Barny Boatman Looks Back on the Poker Million – Part 1
12 November 2018
PokerBrave (1135 articles)
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The Poker Million (branded as Poker Mi££ion) hosted the first-ever live televised final table, showing the hole cards without delay. It was broadcasted to an estimated 300 million viewers worldwide according to the BBC, and rerun on prime time in the United States the next day.

The concept was simple: the winner would take home a million dollars.

Barny Boatman has been there and seen it all in poker. In the year 2000, he was at that table.

This is the story of the first Poker Million.

“In my life, I’ve been in about four or five finals where the first prize was a million. Two of them were the original Poker Million final and the last Poker Million final.”

“I felt like if I put a gun to my own head, I might make the right decision.”

The final Poker Million was won in 2010 by Gus Hansen for a million dollars, with no-one else at the table winning so much as their taxi fare home. It wasn’t that different in the year 2000. The Millenium bug was poker, and everyone was going to catch it. TV had come calling for cards.

“The original Poker Million in the Isle of Man was almost the same [as all or nothing]. The winner got a million; second prize was £100k. I came sixth and received £14k. It was painful. Twice in those finals, I’ve been four or five places away from the million and won $14k, less than the buy-in between the two events.”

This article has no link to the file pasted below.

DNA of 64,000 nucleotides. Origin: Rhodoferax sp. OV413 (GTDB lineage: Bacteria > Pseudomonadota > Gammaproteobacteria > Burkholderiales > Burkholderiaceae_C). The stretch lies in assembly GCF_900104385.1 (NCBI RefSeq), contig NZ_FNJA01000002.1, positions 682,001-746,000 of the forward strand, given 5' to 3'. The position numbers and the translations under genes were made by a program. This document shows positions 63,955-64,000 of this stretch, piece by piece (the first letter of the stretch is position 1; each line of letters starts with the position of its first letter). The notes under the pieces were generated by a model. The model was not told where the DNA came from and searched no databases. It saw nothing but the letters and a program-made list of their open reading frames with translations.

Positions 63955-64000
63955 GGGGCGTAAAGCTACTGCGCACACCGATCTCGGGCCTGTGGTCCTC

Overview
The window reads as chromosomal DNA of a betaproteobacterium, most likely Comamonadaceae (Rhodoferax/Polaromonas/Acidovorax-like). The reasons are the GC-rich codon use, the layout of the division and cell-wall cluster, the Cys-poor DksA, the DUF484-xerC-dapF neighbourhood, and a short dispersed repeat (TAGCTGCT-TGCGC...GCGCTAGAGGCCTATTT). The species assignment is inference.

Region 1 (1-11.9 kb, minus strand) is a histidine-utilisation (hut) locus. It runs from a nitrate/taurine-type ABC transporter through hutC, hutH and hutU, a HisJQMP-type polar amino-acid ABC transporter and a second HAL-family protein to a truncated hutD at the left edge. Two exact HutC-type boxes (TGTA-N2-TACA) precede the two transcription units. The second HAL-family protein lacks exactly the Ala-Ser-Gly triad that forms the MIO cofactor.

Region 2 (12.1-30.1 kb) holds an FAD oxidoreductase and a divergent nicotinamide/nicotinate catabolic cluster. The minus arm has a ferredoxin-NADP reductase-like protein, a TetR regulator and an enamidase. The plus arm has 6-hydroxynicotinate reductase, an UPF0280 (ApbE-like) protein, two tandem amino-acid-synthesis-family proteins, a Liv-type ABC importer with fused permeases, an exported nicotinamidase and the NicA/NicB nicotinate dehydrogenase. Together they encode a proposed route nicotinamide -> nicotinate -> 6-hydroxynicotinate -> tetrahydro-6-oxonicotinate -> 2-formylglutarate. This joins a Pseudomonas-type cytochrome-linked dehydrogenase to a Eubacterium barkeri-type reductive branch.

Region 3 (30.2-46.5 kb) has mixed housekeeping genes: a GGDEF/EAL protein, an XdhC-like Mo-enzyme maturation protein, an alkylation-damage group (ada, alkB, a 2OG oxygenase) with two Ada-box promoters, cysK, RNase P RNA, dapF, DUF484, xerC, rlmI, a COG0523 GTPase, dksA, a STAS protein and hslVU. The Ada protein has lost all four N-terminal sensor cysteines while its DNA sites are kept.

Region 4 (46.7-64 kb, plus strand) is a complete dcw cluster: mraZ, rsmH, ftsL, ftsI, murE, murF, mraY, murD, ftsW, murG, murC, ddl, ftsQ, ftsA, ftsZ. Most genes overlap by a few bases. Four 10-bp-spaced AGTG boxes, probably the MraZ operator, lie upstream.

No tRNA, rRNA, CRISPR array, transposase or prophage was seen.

While the 2010 version would end up costing $25,000 to enter, a decade earlier it was £6,670. The organizers, Ladbrokes and Sky Sports according to the book Cowboys Full – The Story of Poker by Jim McManus, had guaranteed a million-dollar top prize. But what if fewer players turned up to the capital town of Douglas on the Isle of Man? It may have been the birthplace of the Bee Gees, but with a population of just 25,000, the only Night Fever in Douglas was inside the Gala Casino.

“They’d guaranteed a million for first, regardless of how many runners there were. They had to add some money on to have some prizes in the final apart from the first prize in order that the event didn’t implode. They couldn’t guarantee extra players being in the Isle of Man; you couldn’t nip down the road.”

It would be current partypoker LIVE President John Duthie who won it, a player Boatman knew well. But everyone at the final table was a character.

“There was also Terry ‘The Sugar Cube’ Tuil, who didn’t like jacks. Tony Bloom was there, of course, as well as Ian Dobson from the Midlands and Gary Lent, an American player. It was a six-handed final table.”

Winning would have meant a £1,000,000 payday, unheard of in 2000. Finishing sixth for just $14,000 hurt. But Boatman did pioneer a piece of gameplay during the final itself.

“When we were about two tables out, I called the clock on myself. People do it now, but no-one had ever done it before. It was partly showmanship, but there was a situation where I had all the information I needed, and I had to make a decision. I felt like if I put a gun to my own head, I might make the right decision. It was a case of having lost track of what my instinctive decision was. By putting myself under the clock, I thought my instincts might kick back in. The tournament director was taken aback. He wasn’t sure if it was allowed. But I could see him thinking ‘Well, why not?’